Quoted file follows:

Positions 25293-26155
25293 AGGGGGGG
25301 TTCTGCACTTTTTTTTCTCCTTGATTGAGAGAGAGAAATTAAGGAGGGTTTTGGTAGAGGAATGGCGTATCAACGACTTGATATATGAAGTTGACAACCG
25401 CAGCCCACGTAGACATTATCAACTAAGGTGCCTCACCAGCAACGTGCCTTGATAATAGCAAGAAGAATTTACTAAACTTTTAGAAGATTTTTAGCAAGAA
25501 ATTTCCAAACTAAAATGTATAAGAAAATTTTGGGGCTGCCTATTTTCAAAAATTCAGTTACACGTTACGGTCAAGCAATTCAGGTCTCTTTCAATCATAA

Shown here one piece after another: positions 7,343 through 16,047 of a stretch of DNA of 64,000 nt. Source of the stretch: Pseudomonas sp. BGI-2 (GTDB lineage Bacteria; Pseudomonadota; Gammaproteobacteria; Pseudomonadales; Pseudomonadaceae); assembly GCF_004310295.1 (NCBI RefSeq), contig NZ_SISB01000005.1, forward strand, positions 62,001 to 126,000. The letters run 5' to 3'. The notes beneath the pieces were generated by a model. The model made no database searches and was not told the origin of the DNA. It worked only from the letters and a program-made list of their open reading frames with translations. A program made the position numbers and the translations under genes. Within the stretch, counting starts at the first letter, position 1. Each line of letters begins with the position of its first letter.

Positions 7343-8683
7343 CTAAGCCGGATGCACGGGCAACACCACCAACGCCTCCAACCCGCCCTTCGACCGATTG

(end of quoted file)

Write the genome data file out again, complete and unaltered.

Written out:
Positions 25293-26155
25293 AGGGGGGG
25301 TTCTGCACTTTTTTTTCTCCTTGATTGAGAGAGAGAAATTAAGGAGGGTTTTGGTAGAGGAATGGCGTATCAACGACTTGATATATGAAGTTGACAACCG
25401 CAGCCCACGTAGACATTATCAACTAAGGTGCCTCACCAGCAACGTGCCTTGATAATAGCAAGAAGAATTTACTAAACTTTTAGAAGATTTTTAGCAAGAA
25501 ATTTCCAAACTAAAATGTATAAGAAAATTTTGGGGCTGCCTATTTTCAAAAATTCAGTTACACGTTACGGTCAAGCAATTCAGGTCTCTTTCAATCATAA

Shown here one piece after another: positions 7,343 through 16,047 of a stretch of DNA of 64,000 nt. Source of the stretch: Pseudomonas sp. BGI-2 (GTDB lineage Bacteria; Pseudomonadota; Gammaproteobacteria; Pseudomonadales; Pseudomonadaceae); assembly GCF_004310295.1 (NCBI RefSeq), contig NZ_SISB01000005.1, forward strand, positions 62,001 to 126,000. The letters run 5' to 3'. The notes beneath the pieces were generated by a model. The model made no database searches and was not told the origin of the DNA. It worked only from the letters and a program-made list of their open reading frames with translations. A program made the position numbers and the translations under genes. Within the stretch, counting starts at the first letter, position 1. Each line of letters begins with the position of its first letter.

Positions 7343-8683
7343 CTAAGCCGGATGCACGGGCAACACCACCAACGCCTCCAACCCGCCCTTCGACCGATTG